Reading an IR Thermometer the Hard Way

[Derryn Harvie] from the MakeHackVoid maker space hacked a $10 IR Thermometer and made it talk USB. Sounds easy? Read on.

He opened it up in the hope of finding, and tapping into, a serial bus. But he couldn’t find one, and the main controller was a COB blob – hidden under unmarked black epoxy. Normally this is a dead-end.  (We’ve seen some interesting approaches to decapping epoxy blobs, and even ICs with lasers.)

But [Derryn] went his own way – intercepting the data going from the micro-controller to the LCD display, and reverse engineering it using another microcontroller. He scraped off the solder mask over the tracks leading to the LCD display, and used an oscilloscope to identify the common drive lines. He then used a function generator to excite each of the LCD common lines and the segments lines to build a complete matrix identifying all the combinations that drove the segments. With all the information decoded, wires were soldered so he could hook up an Arduino, and the cut tracks repaired.

Since the LCD was a multiplexed display, the bias voltages were at four levels. Luckily, he could extract most of the LCD information by reading just eight of the segment drive lines, using up all of the analog inputs on the Arduino. Perhaps a different microcontroller with more ADC inputs would have allowed him to display more LCD functions. Well, he can always upgrade his upgrade later. If you have a similar hack to implement, then [Derryn]’s code could be useful to get started.

Thanks, [csirac2] for sending us this tip from MakeHackVoid.

Don’t Take Photos of Your Arduino 101 Either, It’s Light Sensitive

Wafer level chips are cheap and very tiny, but as [Kevin Darrah] shows, vulnerable to bright light without the protective plastic casings standard on other chip packages.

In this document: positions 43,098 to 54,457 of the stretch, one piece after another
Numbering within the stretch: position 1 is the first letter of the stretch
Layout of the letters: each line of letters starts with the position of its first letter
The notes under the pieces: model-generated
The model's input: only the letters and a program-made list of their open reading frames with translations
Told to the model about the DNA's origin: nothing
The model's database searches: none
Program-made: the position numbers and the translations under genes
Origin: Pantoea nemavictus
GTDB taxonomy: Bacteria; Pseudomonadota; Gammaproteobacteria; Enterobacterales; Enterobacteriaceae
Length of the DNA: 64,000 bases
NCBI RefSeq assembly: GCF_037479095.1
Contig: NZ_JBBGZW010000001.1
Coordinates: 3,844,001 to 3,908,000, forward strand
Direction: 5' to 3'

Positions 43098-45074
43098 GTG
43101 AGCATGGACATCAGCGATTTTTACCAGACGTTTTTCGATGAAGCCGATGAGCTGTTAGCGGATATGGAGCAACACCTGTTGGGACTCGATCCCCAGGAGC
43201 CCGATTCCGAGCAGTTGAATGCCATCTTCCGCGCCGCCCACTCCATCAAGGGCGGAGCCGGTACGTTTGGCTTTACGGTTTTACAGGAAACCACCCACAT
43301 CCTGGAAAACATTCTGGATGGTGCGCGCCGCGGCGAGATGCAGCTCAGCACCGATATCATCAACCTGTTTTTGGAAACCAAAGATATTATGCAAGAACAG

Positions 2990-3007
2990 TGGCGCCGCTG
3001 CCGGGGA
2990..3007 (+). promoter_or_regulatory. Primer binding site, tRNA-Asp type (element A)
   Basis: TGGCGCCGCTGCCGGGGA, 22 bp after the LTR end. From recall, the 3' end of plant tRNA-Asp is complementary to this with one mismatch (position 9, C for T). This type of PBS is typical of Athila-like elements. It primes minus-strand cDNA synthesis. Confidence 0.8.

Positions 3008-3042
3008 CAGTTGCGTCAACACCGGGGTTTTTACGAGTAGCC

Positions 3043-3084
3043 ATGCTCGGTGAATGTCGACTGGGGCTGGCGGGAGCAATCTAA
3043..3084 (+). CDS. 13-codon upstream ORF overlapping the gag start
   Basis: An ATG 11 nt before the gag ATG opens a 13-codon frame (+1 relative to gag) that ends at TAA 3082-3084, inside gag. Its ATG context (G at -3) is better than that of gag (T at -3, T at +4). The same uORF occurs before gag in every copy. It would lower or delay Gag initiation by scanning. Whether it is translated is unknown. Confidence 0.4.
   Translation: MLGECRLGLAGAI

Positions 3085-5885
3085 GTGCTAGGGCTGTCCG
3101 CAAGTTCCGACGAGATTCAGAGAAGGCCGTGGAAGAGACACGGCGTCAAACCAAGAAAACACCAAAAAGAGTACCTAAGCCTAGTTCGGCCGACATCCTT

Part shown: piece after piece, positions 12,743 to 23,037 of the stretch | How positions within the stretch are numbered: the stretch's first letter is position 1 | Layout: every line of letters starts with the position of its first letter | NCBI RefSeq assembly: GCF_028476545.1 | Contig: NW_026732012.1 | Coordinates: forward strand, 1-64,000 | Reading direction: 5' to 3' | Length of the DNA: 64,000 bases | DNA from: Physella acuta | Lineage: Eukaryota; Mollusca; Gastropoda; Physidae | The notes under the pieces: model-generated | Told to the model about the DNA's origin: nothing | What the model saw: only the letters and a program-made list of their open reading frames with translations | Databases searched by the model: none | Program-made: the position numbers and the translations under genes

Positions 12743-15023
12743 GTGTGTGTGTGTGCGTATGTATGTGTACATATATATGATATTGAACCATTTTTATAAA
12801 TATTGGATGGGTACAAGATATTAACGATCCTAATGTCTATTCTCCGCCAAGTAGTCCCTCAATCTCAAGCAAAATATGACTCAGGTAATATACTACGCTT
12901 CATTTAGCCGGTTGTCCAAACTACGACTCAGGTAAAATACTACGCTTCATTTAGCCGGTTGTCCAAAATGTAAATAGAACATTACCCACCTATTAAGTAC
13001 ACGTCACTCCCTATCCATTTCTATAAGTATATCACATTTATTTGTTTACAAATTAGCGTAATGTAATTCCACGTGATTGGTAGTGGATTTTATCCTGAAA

We covered a similar phenomenon when the Raspberry Pi 2 came out. A user was taking photos of his Pi to document a project. Whenever his camera flash went off, it would reset the board.

[Kevin] got a new Arduino 101 board into his lab. The board has a processor from Intel, an accelerometer, and Bluetooth Low Energy out of the box while staying within the same relative price bracket as the Atmel versions. He was admiring the board, when he noticed that one of the components glittered under the light. Curious, he pulled open the schematic for the board, and found that it was the chip that switched power between the barrel jack and the USB. Not only that, it was a wafer level package.

So, he got out his camera and a laser. Sure enough, both would cause the power to drop off for as long as the package was exposed to the strong light. The Raspberry Pi foundation later wrote about this phenomenon in more detail. They say it won’t affect normal use, but if you’re going to expose your device to high energy light, simply put it inside a case or cover the chip with tape, Sugru, or a non-conductive paint to shield it.

EDIT: [Kevin] also tested it under the sun and found conditions in which it would reset. Videos after the break.

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Not Even Hamsters Are Safe From The Internet Of Things

The internet of things is this strange marketing buzzword that seems to escape from the aether and infect our toasters and refrigerators. Now even a hamster is not safe.

[Mifulapirus]’s hamster, Ham, was living a pleasant hamster life. Then his owner heard about another hamster named Sushi, whose running wheel stats were broadcasted to the internet. Not to be left behind, Ham’s wheel was soon upgraded. Now Ham is burdened by the same social pressures our exercise apps try to encourage us to use. No, we are most certainly not going to tell our friends about two fourteen minute miles with a twenty minute coffee break in the middle, MapMyRun, we are not.

The feat of techno enslavement for the little hamster was accomplished with a custom board, an esp8266, and an arduino as described in the instructable. The arduino can be left out of the project now that the libraries have been ported to the esp8266. A hall effect sensor detects when the 3D printed hamster wheel is spinning.